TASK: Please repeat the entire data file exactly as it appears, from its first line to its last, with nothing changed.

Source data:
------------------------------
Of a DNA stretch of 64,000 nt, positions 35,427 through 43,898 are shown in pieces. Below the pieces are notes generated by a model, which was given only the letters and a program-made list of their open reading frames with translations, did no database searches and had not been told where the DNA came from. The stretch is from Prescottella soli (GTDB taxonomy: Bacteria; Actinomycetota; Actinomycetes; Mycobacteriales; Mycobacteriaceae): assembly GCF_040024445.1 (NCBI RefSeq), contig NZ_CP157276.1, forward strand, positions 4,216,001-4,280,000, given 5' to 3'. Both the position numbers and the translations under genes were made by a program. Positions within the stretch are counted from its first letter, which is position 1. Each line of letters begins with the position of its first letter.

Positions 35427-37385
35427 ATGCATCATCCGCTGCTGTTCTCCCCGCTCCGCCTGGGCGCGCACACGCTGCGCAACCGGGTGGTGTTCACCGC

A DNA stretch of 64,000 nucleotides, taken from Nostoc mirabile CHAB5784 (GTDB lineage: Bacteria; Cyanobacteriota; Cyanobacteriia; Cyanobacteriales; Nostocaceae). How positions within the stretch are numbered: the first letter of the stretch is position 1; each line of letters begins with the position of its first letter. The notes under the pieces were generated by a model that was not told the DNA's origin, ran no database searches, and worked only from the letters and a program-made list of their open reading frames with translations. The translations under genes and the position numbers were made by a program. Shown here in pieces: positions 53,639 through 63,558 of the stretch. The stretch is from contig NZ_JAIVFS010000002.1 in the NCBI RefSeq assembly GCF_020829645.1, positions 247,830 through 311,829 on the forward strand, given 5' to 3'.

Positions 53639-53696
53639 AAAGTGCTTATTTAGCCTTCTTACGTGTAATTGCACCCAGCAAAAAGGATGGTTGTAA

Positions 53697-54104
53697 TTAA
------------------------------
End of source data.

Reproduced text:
Of a DNA stretch of 64,000 nt, positions 35,427 through 43,898 are shown in pieces. Below the pieces are notes generated by a model, which was given only the letters and a program-made list of their open reading frames with translations, did no database searches and had not been told where the DNA came from. The stretch is from Prescottella soli (GTDB taxonomy: Bacteria; Actinomycetota; Actinomycetes; Mycobacteriales; Mycobacteriaceae): assembly GCF_040024445.1 (NCBI RefSeq), contig NZ_CP157276.1, forward strand, positions 4,216,001-4,280,000, given 5' to 3'. Both the position numbers and the translations under genes were made by a program. Positions within the stretch are counted from its first letter, which is position 1. Each line of letters begins with the position of its first letter.

Positions 35427-37385
35427 ATGCATCATCCGCTGCTGTTCTCCCCGCTCCGCCTGGGCGCGCACACGCTGCGCAACCGGGTGGTGTTCACCGC

A DNA stretch of 64,000 nucleotides, taken from Nostoc mirabile CHAB5784 (GTDB lineage: Bacteria; Cyanobacteriota; Cyanobacteriia; Cyanobacteriales; Nostocaceae). How positions within the stretch are numbered: the first letter of the stretch is position 1; each line of letters begins with the position of its first letter. The notes under the pieces were generated by a model that was not told the DNA's origin, ran no database searches, and worked only from the letters and a program-made list of their open reading frames with translations. The translations under genes and the position numbers were made by a program. Shown here in pieces: positions 53,639 through 63,558 of the stretch. The stretch is from contig NZ_JAIVFS010000002.1 in the NCBI RefSeq assembly GCF_020829645.1, positions 247,830 through 311,829 on the forward strand, given 5' to 3'.

Positions 53639-53696
53639 AAAGTGCTTATTTAGCCTTCTTACGTGTAATTGCACCCAGCAAAAAGGATGGTTGTAA

Positions 53697-54104
53697 TTAA